5.  The Caps have 16 road wins this season.  That number is split right down the middle between goalies Braden Holtby and Pheonix Copley (eight wins apiece).

The Peerless’ Players to Ponder

Toronto: Ron Hainsey

Jake Gardiner has always been the tantalizing talent; Morgan Rielly is the rising star.  Two defensemen who can put up points on a team that puts up points.  They fit right in.  However, there is room for old school in Toronto, too, and that is where Ron Hainsey steps in.  Hainsey is, in a way, Toronto’s version of Brooks Orpik, a defenseman of considerable experience who can serve as a steadying influence on his younger colleagues and play stay-at-home while his partners go off and jump into the play on offense.  It has worked well for the Leafs and Hainsey, who has the third-best plus-minus (plus-26) of any defenseman in the league through Tuesday’s games.  He, like Orpik, is in his 16th NHL season.  He, like Orpik, passed the 1,000 games played mark this season.  And he, like Orpik, is not really a big offensive contributor.  Hainsey has not scored more than five goals in an NHL season since 2008-2009 (six), but that was with Atlanta, three teams ago in his career. 

And that is the biggest difference between Orpik and Hainsey.  Whereas Orpik compiled his 1,014 NHL games playing for two franchises – Pittsburgh and Washington – Hainsey compiled his 1,046 games to date for five franchises: Columbus, Atlanta, Montreal, Winnipeg, and now Toronto.  If there is a concession to his years, it is ice time.  The 19:56 he is averaging at the moment is the first time he has averaged less than 20 minutes a game since 2010-2011 (18:05 with Atlanta).  However, when he does log minutes, the Leafs are successful.  They are 26-4-1 in the 31 games win which he logged at least 20 minutes.  Hainsey is 1-5-6, minus-14, in 51 career games against the Caps.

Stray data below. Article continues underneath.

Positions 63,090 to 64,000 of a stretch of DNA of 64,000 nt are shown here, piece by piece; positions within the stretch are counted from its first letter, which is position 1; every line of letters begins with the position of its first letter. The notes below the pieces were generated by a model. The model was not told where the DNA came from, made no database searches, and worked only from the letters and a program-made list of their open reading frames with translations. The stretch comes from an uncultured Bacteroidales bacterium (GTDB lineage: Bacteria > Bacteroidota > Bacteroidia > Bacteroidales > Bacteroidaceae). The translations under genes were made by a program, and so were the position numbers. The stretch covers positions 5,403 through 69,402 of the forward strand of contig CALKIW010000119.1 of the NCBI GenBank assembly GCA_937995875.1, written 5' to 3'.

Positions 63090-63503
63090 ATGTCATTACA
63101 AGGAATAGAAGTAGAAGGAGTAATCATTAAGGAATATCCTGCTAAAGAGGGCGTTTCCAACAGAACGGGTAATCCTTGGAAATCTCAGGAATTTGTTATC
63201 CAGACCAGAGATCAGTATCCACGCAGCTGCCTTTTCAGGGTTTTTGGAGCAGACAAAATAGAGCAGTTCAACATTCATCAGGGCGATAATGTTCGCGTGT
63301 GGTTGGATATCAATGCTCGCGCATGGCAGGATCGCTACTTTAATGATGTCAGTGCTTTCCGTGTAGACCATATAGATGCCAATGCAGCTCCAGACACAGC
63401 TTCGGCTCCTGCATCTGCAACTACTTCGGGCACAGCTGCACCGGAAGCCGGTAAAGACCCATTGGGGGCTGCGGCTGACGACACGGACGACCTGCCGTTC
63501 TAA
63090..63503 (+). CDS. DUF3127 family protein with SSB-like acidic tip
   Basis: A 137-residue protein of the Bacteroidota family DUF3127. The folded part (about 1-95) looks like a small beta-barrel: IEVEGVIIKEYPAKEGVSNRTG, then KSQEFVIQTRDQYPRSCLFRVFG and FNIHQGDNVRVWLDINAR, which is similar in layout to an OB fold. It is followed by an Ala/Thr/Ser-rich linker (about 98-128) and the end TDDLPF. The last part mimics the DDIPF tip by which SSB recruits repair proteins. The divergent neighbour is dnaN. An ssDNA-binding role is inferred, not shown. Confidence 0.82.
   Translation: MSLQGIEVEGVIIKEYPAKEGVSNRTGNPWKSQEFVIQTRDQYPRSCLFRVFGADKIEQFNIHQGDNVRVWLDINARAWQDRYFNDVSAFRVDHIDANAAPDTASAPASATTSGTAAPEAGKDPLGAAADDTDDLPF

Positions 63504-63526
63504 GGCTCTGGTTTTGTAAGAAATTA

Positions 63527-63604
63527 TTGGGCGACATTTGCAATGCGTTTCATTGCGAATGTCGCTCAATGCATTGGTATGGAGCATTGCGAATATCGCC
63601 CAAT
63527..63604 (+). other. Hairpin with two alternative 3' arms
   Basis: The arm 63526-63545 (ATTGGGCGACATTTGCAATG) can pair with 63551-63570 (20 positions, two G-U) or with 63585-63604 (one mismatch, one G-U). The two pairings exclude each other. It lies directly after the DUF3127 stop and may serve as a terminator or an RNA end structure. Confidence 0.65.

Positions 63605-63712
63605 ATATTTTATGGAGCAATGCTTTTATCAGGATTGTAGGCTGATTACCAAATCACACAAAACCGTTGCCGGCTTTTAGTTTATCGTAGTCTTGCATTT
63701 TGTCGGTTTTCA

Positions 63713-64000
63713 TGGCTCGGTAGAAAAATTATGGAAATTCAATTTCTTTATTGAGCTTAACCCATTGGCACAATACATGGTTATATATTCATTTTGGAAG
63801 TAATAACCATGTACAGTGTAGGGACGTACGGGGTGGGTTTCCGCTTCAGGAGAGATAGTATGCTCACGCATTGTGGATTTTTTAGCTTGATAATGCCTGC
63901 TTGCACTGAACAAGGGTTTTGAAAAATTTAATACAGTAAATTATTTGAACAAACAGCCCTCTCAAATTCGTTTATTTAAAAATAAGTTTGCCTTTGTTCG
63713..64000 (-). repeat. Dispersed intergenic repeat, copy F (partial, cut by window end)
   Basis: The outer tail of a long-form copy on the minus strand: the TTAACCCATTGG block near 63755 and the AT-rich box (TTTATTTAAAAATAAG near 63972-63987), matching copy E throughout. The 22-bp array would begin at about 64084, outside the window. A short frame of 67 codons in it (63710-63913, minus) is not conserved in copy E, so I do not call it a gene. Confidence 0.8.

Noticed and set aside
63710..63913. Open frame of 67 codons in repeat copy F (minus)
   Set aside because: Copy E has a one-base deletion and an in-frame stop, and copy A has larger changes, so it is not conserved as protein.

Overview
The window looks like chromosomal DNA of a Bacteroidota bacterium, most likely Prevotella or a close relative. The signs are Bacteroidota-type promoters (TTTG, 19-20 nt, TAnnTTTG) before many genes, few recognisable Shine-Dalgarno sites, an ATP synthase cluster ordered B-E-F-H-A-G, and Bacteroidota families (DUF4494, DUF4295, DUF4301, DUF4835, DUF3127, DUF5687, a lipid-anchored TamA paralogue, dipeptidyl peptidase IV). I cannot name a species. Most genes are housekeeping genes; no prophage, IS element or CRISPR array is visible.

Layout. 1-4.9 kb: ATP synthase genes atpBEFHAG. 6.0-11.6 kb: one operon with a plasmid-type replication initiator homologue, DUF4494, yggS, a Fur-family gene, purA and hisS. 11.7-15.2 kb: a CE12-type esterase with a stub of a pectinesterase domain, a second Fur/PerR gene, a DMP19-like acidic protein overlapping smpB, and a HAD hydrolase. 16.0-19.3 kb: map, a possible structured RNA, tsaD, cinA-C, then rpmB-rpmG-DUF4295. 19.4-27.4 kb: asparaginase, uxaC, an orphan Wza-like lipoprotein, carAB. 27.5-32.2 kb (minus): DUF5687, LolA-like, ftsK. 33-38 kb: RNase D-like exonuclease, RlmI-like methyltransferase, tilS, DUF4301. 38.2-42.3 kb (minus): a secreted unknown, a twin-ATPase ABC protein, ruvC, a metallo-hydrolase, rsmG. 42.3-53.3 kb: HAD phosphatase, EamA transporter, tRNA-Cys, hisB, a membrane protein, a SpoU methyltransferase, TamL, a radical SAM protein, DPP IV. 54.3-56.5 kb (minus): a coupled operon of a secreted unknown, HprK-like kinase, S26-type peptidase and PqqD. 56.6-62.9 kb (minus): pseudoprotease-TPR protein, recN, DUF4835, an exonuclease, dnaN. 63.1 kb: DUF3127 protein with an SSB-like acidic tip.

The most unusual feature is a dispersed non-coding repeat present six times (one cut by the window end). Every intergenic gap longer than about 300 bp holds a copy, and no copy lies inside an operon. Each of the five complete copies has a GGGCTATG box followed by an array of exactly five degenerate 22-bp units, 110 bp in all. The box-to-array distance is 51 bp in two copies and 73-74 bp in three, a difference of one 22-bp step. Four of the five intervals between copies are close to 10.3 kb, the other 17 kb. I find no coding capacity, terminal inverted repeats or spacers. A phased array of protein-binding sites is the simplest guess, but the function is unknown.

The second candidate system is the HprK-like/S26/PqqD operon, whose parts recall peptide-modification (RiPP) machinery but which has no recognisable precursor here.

Washington: Brooks Orpik

There is one odd fact attached to Brooks Orpik this season worthy of mention.  In 505 career games played on the road in his career, he has six goals.  A third of them have come in 15 road games this season.  That isn’t even the especially odd fact.  What is, is that the Caps lost both games, in overtime to Pittsburgh in the first road game of the season and to Chicago in January.  It is only slightly less odd that when Orpik records a point at home, the Caps win (twice), and when he records one on the road, they lose (0-1-2).  More odd facts… Orpik obviously doesn’t post many points, but he does spread them around; he has at least one point against each of the four divisions this season (two against the Central)…he has points in each month in which he played more than one game (he had no points in one game in December).  But here is the oddest fact of all, or perhaps the most disturbing.  The Caps are 14-12-6 in games in which he dressed this season, 19-8-1 in games he was absent.  No single player makes that significant a difference on their own between wins and losses over the course of a season, but this is not a contrast the Caps want to be taking into the postseason, either.  Orpik is 0-9-9, minus-9, in 44 career games against Toronto.

In the end…

It has been ten days since the Caps last skated on home ice.  This far into a road trip, one would think the charm of bonding or the odd team trip/activity would lose its charm (well, not a visit to the Hockey Hall of Fame for a ceremony).  But this is, as they say, a “benchmark” game, a contest pitting a team on the back half of a difficult road trip facing a club they might face in the postseason that can be thought of as being on a short list of contenders to advance to the Stanley Cup final.  The Caps have to fight through some unevenness in their game on this trip.  They have shown firepower (five goals against San Jose) but have been quiet, too (shutout by Columbus).  They displayed suffocating defense (against San Jose and, to a lesser extent, Los Angeles) but were torched by a team that couldn’t shoot a puck into ocean from the beach (Anaheim).  If the Caps do not bring their “A” game against Toronto, the grade they’ll likely wind up with is “F.”

Capitals 4 – Maple Leafs 3